A comment from a reader on my last post inspired me to think about some of the strategies I use for breaking out of a painting rut. When fear and inertia start creeping in, I seek stillness and solitude, and in my journal I write down ideas and thoughts for where I might take my painting practice next. Here are some of those thoughts and strategies. I hope they help you out at those times when you’re in that yucky place of feeling creatively stuck, blocked, bored, or in a rut.
1. Experiment With Color
- . Find a color scheme in a work of art that interests you, describe it in your own words and try that color scheme in a new painting.
- . Paint with “wild color.” You get to decide what “wild color” means.
- . Make a painting using a limited working palette; mix every color for the painting from just 4 to 6 tube colors.
- . Put colors you’ve never tried before on your working palette and experiment with new color mixtures and new color schemes.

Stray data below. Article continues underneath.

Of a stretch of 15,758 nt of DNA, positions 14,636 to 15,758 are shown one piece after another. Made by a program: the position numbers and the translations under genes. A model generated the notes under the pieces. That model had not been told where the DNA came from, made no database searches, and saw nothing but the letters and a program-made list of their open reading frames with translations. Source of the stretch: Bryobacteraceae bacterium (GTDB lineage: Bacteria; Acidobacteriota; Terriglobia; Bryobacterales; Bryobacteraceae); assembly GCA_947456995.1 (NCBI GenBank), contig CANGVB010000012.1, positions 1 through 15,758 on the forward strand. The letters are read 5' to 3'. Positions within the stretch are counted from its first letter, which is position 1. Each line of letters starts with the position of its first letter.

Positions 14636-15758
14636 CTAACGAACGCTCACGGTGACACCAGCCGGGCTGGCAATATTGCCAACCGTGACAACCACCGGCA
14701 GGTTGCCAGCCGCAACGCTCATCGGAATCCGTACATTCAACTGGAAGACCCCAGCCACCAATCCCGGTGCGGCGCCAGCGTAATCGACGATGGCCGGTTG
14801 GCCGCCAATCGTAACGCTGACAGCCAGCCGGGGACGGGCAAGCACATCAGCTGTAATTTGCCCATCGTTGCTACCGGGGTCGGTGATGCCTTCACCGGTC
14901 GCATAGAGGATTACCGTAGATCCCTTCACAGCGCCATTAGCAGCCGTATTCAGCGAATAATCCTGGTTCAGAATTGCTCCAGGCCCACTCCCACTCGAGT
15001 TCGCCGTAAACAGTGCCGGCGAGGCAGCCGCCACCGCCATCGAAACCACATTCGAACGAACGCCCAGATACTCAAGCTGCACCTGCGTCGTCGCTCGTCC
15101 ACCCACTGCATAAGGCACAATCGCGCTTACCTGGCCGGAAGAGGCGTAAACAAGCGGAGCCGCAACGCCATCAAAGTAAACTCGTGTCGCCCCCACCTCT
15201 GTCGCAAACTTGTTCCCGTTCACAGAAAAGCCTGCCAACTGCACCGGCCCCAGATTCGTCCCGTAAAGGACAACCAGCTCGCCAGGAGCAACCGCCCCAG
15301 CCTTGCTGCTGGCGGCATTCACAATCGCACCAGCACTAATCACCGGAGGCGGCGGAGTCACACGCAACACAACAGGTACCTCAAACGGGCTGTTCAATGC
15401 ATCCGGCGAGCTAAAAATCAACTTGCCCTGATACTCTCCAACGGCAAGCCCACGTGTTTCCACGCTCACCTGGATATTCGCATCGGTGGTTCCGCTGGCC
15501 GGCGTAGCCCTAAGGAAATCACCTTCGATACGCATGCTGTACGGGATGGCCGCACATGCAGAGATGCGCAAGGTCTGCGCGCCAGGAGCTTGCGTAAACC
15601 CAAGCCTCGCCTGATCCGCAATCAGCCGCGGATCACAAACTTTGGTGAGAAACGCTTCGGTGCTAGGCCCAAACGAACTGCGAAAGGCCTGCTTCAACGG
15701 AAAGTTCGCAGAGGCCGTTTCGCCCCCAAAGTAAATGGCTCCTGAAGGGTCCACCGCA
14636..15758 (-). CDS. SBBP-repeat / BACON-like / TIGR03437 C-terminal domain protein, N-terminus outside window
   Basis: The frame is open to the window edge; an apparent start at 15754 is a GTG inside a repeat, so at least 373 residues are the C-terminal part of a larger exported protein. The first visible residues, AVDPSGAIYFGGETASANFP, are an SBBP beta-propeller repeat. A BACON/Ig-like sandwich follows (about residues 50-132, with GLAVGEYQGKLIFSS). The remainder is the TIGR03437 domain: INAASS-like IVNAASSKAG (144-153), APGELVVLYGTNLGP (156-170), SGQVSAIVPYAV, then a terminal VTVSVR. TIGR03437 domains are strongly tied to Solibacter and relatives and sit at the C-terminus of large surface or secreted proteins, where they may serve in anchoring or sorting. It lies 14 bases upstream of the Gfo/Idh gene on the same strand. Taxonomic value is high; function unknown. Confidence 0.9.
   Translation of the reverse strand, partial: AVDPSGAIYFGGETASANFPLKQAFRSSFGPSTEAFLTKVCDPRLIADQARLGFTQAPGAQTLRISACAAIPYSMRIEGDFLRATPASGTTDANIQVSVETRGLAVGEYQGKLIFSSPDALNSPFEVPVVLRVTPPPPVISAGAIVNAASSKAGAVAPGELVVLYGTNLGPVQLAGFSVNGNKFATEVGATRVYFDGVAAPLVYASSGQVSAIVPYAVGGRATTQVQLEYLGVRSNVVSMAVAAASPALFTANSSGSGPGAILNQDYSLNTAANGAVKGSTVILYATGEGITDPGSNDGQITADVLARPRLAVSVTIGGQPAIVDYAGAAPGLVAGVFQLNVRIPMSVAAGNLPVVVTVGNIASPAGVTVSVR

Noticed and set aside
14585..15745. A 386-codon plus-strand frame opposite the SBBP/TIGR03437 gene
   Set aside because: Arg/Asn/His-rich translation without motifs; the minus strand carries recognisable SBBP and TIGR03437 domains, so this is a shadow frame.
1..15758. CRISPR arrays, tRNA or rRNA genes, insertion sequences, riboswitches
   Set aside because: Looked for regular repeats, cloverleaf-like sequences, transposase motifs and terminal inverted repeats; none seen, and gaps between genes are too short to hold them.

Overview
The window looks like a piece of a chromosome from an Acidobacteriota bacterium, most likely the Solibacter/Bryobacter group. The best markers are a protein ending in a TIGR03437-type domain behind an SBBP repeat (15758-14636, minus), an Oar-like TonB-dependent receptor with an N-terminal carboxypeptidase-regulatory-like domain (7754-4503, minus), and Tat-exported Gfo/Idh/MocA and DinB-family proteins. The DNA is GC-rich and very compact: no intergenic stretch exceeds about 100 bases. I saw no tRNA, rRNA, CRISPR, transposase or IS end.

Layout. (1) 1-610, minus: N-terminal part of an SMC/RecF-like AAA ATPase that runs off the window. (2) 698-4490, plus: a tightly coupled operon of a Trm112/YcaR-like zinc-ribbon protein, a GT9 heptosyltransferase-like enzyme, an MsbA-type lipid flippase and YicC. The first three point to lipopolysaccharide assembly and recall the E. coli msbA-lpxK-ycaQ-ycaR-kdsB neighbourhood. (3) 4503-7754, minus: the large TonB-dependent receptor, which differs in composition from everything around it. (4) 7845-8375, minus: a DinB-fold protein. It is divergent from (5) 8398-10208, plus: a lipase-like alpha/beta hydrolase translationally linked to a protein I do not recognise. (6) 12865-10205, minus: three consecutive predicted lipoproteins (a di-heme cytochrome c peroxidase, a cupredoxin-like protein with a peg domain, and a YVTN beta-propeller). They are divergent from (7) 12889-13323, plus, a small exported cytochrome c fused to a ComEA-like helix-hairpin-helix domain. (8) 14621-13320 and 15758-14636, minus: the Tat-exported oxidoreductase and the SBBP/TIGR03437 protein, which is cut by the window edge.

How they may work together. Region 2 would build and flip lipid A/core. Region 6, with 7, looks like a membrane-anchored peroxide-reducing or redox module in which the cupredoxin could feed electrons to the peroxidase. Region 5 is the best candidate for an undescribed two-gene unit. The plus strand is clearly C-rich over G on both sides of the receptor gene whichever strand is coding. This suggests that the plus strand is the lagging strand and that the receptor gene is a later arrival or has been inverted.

2. Experiment With Your Painting Surface
- . Try Hot Press paper if you usually use Cold Press.
- . Try Cold Press or Rough if you usually use Hot Press.
- . Try Yupo paper.
- . Try 300 lb. paper if you usually use 140 lb.
- . Use gessoed paper.
- . Try one of the new multi-media boards.
- . Try Aquaboard
- . Start with a bright underpainting.
- . Start with a neutral underpainting.
- . Start with an abstract underpainting with lots of texture and mark making.
3. Forget About Product. Focus instead on Process, Exploration, and Play
- . Play with personal mark marking, brushwork, and non-descriptive textures.
. Experiment with a decorative use of line. How many ways can the element of line be used in a painting?
- . Use your subject as a jumping off place for exploring personal creativity and expression rather than description.
- . Don’t paint things, paint abstract relationships of color, shape, and value.
- . Discover new painting possibilities in the work of another artist. Don’t copy. Describe what you love about his or her painting in one or two words and let those words be the intention for a new painting.
- . Empower yourself to try something unexpected, out of the box, and really risky.
- . Make a big mess. Make a lot of mistakes. Bask in the joy of not knowing what the heck you’re doing. Proceed anyway. Then smile and pat yourself on the back for being so courageous. That’s what the creative process is all about!